Consequently a snap-shot-in-time approach to an IP audit/assessment seldom reflects or projects the very real possibility the asset(s) will experience changes in (a.) value, stability, and sustainability at some point during the life, value, and functionality cycle of the asset, and/or (b.) the assets’ economic-competitive advantage linkages or contributions to other current or future projects, product development or relevance to a company’s strategic planning, stakeholders, and its value – supply chain.
So, I frame the rationale and methodology for conducting IP audits and assessments through a different lens and with different objectives, that is, to bring relevant, actionable, tactical, and strategic insights to management team and boards about their intangible (IP) assets. Such insights constitute essential information that should be readily available to management teams and boards whose companies operate in economies and business environments dominated by intangible assets of which IP is an element.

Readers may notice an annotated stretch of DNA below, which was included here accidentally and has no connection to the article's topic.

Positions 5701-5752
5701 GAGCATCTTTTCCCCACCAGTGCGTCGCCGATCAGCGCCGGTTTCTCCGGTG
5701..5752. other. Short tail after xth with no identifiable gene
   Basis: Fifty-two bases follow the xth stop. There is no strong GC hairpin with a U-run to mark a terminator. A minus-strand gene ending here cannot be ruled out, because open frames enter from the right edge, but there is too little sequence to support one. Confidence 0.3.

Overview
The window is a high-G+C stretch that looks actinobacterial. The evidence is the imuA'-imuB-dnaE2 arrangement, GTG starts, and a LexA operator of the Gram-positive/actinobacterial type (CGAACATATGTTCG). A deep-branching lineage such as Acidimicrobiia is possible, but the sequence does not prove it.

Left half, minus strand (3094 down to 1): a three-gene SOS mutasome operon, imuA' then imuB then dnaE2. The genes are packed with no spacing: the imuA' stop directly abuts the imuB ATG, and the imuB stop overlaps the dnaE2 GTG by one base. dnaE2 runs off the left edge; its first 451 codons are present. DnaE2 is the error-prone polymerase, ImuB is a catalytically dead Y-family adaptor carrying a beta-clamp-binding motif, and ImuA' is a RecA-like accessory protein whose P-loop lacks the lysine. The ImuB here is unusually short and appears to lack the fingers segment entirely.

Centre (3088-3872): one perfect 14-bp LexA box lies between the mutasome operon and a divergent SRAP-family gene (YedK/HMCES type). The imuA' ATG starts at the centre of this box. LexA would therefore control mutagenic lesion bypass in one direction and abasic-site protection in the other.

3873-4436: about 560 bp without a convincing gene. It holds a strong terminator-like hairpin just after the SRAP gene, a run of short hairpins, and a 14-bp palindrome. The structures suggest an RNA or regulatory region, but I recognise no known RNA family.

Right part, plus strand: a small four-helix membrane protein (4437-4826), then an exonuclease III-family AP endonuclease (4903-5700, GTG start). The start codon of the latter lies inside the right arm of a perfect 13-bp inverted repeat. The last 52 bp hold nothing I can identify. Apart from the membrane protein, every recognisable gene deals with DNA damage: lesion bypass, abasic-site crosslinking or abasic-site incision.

The end goal of course, is for companies to be (a.) well positioned to utilize their IP (and other intangible assets) as effectively, efficiently, and profitably as possible, (b.) well informed about current and horizonal risks relative to their business environment and types of transactions their company is routinely engaged in which intangibles and IP are almost always in play or part of the deal.
In short, conventional ‘snap-shot-in-time’ IP focused audits/assessments are ill-suited, in my view, to ‘bring to light’ assets’ vulnerability to – probability of infringement, compromise, or misappropriation, each of which constitute ever present, yet evolving risks and threats.